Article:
Sunday, April 26, 2009

Robert Murray M'Cheyne on Bereavement

To one who had met with a bereavement. Sorrow of the world—Incidents

March 8, 1843

My Dear ------,

-----I know you will be wearying to hear from me; but it has scarcely been in my power till now, I have had so many things to do since my return. I trust Jesus is making known to you His power to calm the soul in the deepest trials. “Where is your faith?” He said to the disciples; and He says to you: “All things are possible to him that believeth.”

I was much afflicted for your sakes to read the solemn letter you sent me. Do you remember the words, “He must needs go through Samaria?” We are getting new light upon their meaning.

I was reading to-day about godly sorrow, and the sorrow of the world. Do you know the difference between these two?

Had this blow come upon you in your unconverted state, it would have wrought, perhaps, only the sorrow of the world, ----- carnal sorrow, ----- sorrow that drives us away from God, ----- makes us murmur and complain of His dealings. Like Pharaoh, who turned harder every blow that God struck, ----- even the loss of his first-born only hardened him. But godly sorrow, or, more literally, “sorrow towards God,” ----- grief that brings us to the feet of God, ----- worketh repentance unto salvation, not to be repented of. It is used as an instrument to bring the humbled soul to cleave to Jesus. Oh may it be so with you! Humble yourselves under the mighty hand of God, and He shall exalt you in due season. Improve the season while it lasts. The farmer improves the seed-time, to cast in the seed into the furrows. Now, when God has made long the furrow by the plough of affliction in your heart, oh, see that you let the sower sow the good seed deep in your hearts. I trust H. B----- may be made a great blessing and comfort to you next Sabbath. May you all be enabled to meet with Jesus at His own table, and to tell Him all your sorrows there, and ask grace to keep you in the evil day.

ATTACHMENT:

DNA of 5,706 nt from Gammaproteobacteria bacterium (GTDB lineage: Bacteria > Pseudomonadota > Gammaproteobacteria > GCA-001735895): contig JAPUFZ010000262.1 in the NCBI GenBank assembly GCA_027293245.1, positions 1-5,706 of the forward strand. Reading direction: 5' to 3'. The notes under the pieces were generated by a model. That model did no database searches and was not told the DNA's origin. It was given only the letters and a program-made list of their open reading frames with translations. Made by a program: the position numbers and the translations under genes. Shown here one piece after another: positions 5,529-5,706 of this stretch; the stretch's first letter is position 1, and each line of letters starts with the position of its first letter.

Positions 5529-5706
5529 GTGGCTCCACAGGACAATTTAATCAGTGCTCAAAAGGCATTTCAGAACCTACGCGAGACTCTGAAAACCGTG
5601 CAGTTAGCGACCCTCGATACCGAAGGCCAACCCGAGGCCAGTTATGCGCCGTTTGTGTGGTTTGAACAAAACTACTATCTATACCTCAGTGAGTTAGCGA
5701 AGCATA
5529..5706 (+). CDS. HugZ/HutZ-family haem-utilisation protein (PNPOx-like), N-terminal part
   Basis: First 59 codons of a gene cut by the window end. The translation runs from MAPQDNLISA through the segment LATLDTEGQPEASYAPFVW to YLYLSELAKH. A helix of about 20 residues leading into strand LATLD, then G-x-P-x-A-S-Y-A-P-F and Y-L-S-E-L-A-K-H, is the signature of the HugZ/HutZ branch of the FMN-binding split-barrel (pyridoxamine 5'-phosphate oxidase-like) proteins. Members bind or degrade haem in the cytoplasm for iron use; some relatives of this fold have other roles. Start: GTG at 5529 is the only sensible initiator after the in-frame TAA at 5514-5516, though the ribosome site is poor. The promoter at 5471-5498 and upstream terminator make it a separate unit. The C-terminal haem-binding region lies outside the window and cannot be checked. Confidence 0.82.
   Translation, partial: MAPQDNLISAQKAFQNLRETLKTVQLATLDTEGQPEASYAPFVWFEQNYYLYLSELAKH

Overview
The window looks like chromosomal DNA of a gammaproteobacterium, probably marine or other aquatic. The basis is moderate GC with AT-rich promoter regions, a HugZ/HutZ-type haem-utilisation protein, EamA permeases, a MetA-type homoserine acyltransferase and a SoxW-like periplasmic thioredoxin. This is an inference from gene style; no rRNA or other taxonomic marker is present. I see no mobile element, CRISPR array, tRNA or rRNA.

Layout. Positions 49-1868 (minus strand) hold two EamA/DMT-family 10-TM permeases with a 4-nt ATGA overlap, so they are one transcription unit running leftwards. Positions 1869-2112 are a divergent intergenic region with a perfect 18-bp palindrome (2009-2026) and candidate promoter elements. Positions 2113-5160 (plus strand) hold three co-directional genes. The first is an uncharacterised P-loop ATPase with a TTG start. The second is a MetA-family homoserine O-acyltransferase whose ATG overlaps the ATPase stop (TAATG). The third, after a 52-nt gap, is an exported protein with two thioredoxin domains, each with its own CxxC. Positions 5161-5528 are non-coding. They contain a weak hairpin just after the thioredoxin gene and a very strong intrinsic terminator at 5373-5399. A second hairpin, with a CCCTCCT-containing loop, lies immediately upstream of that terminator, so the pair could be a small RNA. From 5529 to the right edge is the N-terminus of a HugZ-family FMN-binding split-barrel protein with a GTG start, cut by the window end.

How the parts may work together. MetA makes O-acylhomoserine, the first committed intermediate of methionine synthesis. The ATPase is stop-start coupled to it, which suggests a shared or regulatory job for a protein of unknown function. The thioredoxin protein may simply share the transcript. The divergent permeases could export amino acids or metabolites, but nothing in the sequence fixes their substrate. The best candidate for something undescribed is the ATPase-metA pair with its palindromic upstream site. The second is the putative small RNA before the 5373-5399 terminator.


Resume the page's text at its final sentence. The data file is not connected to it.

I would like well to be with you; but in body this may not be. In heart I am often with you, because I can say what I was reading to-day: “Ye are in my heart to live and to die with you” (2 Cor 7:3).

I preached twenty-seven times when I was away, in twenty-four different places. I was very, very tired, and my heart has beat too much ever since, but I am wonderfully well. I have “fightings without the fears within” just now. Do pray earnestly for me, ----- as indeed I know you do. I wish you had been with me last night. When I was away, the people agreed to meet twice a week in the lower schoolroom to pray for me; and now that I have come back, we have continued the meetings. The school is quite crammed. Such sweet loud singing of praise I never heard, and many tears.

I stood by a poor socialist in the agonies of death to-day. He was quite well yesterday. He anxiously wished me to come and pray. Oh to be ready when the Bridegroom comes!

Farewell. Peace from above fill your soul, your friend and brother prays, etc.

[M’Cheyne, Robert Murray Memoir & Remains of Robert Murray M’Cheyne Ed. Andrew Bonar (Carlisle: The Banner of Truth Trust, 2004), 329-30.]

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